WATS 2024 maintenance Track Session 8 on VR/AI sealed the deal, so to speak – confirming the commercial aviation maintenance community has indeed radically changed course to the future.

This year’s WATS and its maintenance track provided glimpses through the week of this sector’s evolution. Presenters discussed the changes brought about by the new FAA Part 147, the move toward competency-based training, the imperative of recruiting new accessions into this community and related topics.

In Session 8, the capstone focus was on AI, VR and other enabling technologies – all designed to align training strategies to Gen Z, strengthen ROIs from funded training programs and provide other favorable efficiencies and outcomes.

Irwin Alcantra, Director, Customer Success – Americas at Loglevel, matter-of-factly presented studies which point to AI changing work and other factors of daily life.

Let’s not forget commercial aviation, where corporate leaders are investing in AI to make it ubiquitous across the enterprise, from pilot training to maintenance training to flight operations to safety to customer service.

Yet, airlines are being challenged to align the pace and scope of introducing AI into their organizations as a graying, aging workforce retires and is replaced by tech-savvy workforce entrants. There are ample opportunities to use AI in maintenance training in: lessons, graphics, videos, voice narrations, essay evaluations and other purposes.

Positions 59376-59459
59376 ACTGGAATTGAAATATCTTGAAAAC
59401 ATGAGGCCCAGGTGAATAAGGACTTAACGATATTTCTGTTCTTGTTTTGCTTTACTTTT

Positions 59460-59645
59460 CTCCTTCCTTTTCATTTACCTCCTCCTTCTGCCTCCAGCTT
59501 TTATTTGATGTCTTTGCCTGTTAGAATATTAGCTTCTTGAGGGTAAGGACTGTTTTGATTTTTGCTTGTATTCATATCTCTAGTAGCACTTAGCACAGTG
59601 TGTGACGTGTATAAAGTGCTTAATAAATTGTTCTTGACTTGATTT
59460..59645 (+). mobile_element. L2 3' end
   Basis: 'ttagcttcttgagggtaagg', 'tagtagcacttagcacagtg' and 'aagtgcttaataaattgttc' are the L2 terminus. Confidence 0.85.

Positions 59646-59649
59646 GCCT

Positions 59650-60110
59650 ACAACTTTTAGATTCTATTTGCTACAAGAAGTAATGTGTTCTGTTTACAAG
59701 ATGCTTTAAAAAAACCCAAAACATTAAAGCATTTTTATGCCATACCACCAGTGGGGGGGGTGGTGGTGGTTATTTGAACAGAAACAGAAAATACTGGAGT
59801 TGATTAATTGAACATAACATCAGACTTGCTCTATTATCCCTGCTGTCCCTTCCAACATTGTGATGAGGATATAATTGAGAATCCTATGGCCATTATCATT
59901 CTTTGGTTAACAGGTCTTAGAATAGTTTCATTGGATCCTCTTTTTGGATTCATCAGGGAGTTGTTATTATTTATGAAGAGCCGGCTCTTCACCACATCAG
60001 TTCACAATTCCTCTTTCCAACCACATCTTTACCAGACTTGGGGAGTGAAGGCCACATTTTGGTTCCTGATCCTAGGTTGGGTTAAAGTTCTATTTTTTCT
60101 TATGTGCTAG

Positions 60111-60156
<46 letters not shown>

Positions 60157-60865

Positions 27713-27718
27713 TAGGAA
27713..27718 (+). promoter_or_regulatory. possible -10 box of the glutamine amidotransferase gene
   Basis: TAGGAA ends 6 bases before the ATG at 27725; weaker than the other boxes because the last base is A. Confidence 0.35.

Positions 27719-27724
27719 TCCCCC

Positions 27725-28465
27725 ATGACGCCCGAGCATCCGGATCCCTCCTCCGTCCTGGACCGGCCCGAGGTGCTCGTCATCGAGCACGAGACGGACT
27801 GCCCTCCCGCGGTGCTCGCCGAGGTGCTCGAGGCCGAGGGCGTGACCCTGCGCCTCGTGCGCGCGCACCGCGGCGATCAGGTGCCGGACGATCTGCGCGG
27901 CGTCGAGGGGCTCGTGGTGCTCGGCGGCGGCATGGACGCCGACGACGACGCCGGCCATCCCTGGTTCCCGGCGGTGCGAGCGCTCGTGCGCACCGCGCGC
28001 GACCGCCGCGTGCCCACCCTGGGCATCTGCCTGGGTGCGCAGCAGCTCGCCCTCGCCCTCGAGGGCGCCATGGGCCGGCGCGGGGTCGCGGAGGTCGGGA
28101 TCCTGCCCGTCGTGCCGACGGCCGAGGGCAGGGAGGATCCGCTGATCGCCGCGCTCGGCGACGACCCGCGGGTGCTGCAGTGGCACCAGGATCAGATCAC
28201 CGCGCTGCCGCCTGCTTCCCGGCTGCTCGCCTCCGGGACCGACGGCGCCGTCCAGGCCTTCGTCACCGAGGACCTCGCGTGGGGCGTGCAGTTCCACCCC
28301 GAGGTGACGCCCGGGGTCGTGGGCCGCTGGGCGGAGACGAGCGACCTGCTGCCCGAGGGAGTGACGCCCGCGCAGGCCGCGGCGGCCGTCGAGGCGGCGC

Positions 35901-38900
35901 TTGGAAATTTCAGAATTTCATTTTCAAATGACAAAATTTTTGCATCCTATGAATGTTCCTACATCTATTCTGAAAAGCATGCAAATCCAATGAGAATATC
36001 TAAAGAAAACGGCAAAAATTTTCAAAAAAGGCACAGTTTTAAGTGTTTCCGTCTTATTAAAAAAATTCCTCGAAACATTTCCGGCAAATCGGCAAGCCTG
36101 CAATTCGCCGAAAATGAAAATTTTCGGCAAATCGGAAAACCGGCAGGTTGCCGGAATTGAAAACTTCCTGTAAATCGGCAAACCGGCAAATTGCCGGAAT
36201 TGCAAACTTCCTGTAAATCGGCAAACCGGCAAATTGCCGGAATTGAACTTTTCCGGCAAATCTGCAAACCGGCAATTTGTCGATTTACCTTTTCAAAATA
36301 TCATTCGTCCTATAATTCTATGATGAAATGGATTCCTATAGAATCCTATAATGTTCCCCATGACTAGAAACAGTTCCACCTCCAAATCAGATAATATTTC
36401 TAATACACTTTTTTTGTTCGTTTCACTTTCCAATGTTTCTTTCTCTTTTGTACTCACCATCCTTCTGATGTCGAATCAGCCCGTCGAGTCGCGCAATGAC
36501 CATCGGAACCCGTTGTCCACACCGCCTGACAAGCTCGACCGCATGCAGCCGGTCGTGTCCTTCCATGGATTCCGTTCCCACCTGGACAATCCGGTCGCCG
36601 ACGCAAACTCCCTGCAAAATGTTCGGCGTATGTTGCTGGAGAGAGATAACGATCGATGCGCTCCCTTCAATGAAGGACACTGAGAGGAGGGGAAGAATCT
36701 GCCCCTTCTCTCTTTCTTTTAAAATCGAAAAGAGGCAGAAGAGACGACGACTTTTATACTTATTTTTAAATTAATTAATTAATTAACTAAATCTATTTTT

The industry representative noted issues linger and need resolution as AI is introduced in the community. Alcantra’s three top challenges included accuracy of the AI-enabled product, data privacy and unscrupulous exploitation. 

Aliesha Staples brought her background in film and TV production, and visual effects to WATS, along with some attention-getting remarks.

The subject matter introduced delegates to the notion that technologies, be it AR, VR and others, have “hype curves,” in essence life cycles.

These curves often move quickly through several years and are complete with follow-on troughs of disillusionment and other attributes.

Staples offered there are lessons learned from these technologies analyses. In one case, headset hardware prices in some instances were reduced by 50 percent over several years.

Similarly, software is no longer bespoke and should be bought off-the-shelf. Staples asserted these benefits occur “as there is a time and place for everything.” And then there are ROIs to be gained on technology investments for training.

The presenter’s discussion points included: how to get started; should materiel be bought off-the-shelf or leased; how will the trainee access the hardware, and others.

The presence of new exhibitor HTX Labs at WATS 2024 and session presenter Dre Fournier, the company’s Vice President of Growth, is noted for several reasons. The company has competencies and accomplishments in the defense maintenance market that could translate into scalable, easy to convert solutions for the adjacent commercial airline market. 

Further, HTX has experience bringing technologies to bear that provide immersive, competency-based training for learners. While touching briefly on the company’s EMPACT immersive learning platform as its offering to scale and enable learning, Fournier noted technology solutions are also gained by way of OEM partnerships, to help deliver digital twins and other learning enablers.                              

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